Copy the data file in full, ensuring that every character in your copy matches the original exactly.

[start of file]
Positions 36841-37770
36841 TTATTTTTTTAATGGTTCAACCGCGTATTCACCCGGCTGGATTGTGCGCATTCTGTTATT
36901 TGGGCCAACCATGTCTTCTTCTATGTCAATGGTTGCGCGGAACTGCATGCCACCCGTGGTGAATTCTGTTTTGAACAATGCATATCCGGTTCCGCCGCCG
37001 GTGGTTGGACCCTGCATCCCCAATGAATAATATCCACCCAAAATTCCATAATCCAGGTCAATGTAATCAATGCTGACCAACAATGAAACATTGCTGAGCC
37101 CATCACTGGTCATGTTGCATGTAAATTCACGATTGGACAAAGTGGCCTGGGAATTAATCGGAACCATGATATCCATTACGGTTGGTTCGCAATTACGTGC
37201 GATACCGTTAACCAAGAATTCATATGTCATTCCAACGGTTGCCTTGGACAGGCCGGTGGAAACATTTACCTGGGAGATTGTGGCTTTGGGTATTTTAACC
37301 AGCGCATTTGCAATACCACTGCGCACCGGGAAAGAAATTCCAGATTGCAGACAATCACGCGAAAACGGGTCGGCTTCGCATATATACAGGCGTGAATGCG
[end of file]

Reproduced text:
Positions 36841-37770
36841 TTATTTTTTTAATGGTTCAACCGCGTATTCACCCGGCTGGATTGTGCGCATTCTGTTATT
36901 TGGGCCAACCATGTCTTCTTCTATGTCAATGGTTGCGCGGAACTGCATGCCACCCGTGGTGAATTCTGTTTTGAACAATGCATATCCGGTTCCGCCGCCG
37001 GTGGTTGGACCCTGCATCCCCAATGAATAATATCCACCCAAAATTCCATAATCCAGGTCAATGTAATCAATGCTGACCAACAATGAAACATTGCTGAGCC
37101 CATCACTGGTCATGTTGCATGTAAATTCACGATTGGACAAAGTGGCCTGGGAATTAATCGGAACCATGATATCCATTACGGTTGGTTCGCAATTACGTGC
37201 GATACCGTTAACCAAGAATTCATATGTCATTCCAACGGTTGCCTTGGACAGGCCGGTGGAAACATTTACCTGGGAGATTGTGGCTTTGGGTATTTTAACC
37301 AGCGCATTTGCAATACCACTGCGCACCGGGAAAGAAATTCCAGATTGCAGACAATCACGCGAAAACGGGTCGGCTTCGCATATATACAGGCGTGAATGCG